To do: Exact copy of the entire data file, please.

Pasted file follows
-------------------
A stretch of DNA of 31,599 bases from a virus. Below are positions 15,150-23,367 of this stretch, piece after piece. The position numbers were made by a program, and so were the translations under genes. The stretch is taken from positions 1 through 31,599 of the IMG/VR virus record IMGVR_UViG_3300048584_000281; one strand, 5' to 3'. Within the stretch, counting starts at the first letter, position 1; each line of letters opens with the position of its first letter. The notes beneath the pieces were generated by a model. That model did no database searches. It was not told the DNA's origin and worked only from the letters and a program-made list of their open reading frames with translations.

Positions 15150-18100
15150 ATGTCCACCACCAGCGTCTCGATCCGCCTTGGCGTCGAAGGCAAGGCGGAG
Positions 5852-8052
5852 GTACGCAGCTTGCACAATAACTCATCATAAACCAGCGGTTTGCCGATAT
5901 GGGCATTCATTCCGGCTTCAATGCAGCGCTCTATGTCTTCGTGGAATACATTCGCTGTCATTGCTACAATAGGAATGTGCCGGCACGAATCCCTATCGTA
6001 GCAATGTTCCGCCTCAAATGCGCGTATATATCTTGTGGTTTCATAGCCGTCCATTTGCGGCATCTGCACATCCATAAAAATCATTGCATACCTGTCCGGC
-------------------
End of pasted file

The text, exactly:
A stretch of DNA of 31,599 bases from a virus. Below are positions 15,150-23,367 of this stretch, piece after piece. The position numbers were made by a program, and so were the translations under genes. The stretch is taken from positions 1 through 31,599 of the IMG/VR virus record IMGVR_UViG_3300048584_000281; one strand, 5' to 3'. Within the stretch, counting starts at the first letter, position 1; each line of letters opens with the position of its first letter. The notes beneath the pieces were generated by a model. That model did no database searches. It was not told the DNA's origin and worked only from the letters and a program-made list of their open reading frames with translations.

Positions 15150-18100
15150 ATGTCCACCACCAGCGTCTCGATCCGCCTTGGCGTCGAAGGCAAGGCGGAG
Positions 5852-8052
5852 GTACGCAGCTTGCACAATAACTCATCATAAACCAGCGGTTTGCCGATAT
5901 GGGCATTCATTCCGGCTTCAATGCAGCGCTCTATGTCTTCGTGGAATACATTCGCTGTCATTGCTACAATAGGAATGTGCCGGCACGAATCCCTATCGTA
6001 GCAATGTTCCGCCTCAAATGCGCGTATATATCTTGTGGTTTCATAGCCGTCCATTTGCGGCATCTGCACATCCATAAAAATCATTGCATACCTGTCCGGC